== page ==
I know there’ll be lots of feedback and notes that I can take back to my desk afterwards to knock the piece into its best shape.

And what is WORMTOWN about?

WORMTOWN is a story about a group of teenagers who discover that there is a terrible monster running amok on their estate, and their quest to stop it. It’s a modern re-telling/reinterpretation of the Lambton Worm legend, and tips its hat in a big way to stuff like ‘Stranger Things’ and Stephen King. I love fantasy, sci-fi and horror so it’s crammed with all that juicy stuff.

It’s about young people taking the world into their own hands – recognizing there’s an evil there and doing something about it.

This isn’t your first gig. How will WORMTOWN be different, what can audiences expect?

People can always expect the unexpected with my writing – I like to subvert, surprise, pull the rug out from under your feet, take the story somewhere you didn’t think it would/could go. There’s nothing wrong with being a bit pulpy is my motto. It’s certainly worked so far.

If you want to find out what to expect come and find out for yourself, I don’t kiss and tell. Unless the price is right of course.

What would you give as advice to young people wanting to get into the arts?

Cheesy as it may sound: don’t give up. If it’s your dream, slog at it, because it genuinely is hard and you’ll be tested time and time again. It’s not just something people say – I thought that and was quickly proven wrong!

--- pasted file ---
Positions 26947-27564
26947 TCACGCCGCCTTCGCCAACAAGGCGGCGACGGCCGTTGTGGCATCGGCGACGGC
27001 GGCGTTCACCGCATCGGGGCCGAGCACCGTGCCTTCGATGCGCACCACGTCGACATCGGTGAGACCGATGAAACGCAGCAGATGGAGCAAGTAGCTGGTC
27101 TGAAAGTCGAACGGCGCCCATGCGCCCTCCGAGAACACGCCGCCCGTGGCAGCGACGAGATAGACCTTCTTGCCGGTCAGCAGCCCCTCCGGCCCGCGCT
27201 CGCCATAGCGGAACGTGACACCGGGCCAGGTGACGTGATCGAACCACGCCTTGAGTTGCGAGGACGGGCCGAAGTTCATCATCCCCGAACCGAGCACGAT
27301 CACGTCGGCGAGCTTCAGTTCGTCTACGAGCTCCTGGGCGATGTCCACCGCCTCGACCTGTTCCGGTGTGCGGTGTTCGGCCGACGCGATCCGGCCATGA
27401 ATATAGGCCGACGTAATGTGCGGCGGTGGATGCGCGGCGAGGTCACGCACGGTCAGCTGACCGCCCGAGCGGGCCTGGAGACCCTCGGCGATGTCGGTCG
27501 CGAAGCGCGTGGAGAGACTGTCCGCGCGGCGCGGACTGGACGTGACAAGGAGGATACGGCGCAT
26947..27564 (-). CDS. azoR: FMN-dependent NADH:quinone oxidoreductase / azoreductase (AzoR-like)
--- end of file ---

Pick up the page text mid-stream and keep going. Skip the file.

But if it’s your passion – if it’s as important to you as food and drink and oxygen – you’ll keep at it and it’ll always pay off and it’s always a beautiful, thrilling, affirming and educational experience. There really is nothing else like it. The arts is a really really fucking awesome playground.

And surround yourself with a network of people who ground you and get you – friends, family, peers who’ll be honest and push you to be better, dust you off when you get knocked down, buy you a drink when you do something amazing. So so important.


What does the future hold for WORMTOWN?

I don’t know! It’s still early days, and right now I’m focused on writing the best, most badass play I can. Obviously, as a storyteller, you want your worlds and your characters to be seen and heard by as many people as possible, so it would be amazing to think it had a future beyond it’s current life expectancy. So yeh, we’ll see…



The Takeover Festival is planned, promoted and delivered by young people for young people in South Tyneside and the wider region and features theatre, cinema, music, dance, poetry and visual art.




Wormtown will be performed at 7.30pm on Friday, June 1, by a cast of eight young people from the area, who will rehearse during a five-day residency at The Customs House during The Takeover Festival.

It will then transfer to Alphabetti Theatre, Newcastle, on Saturday, June 16, as part of Newcastle’s first Youth Fringe Festival.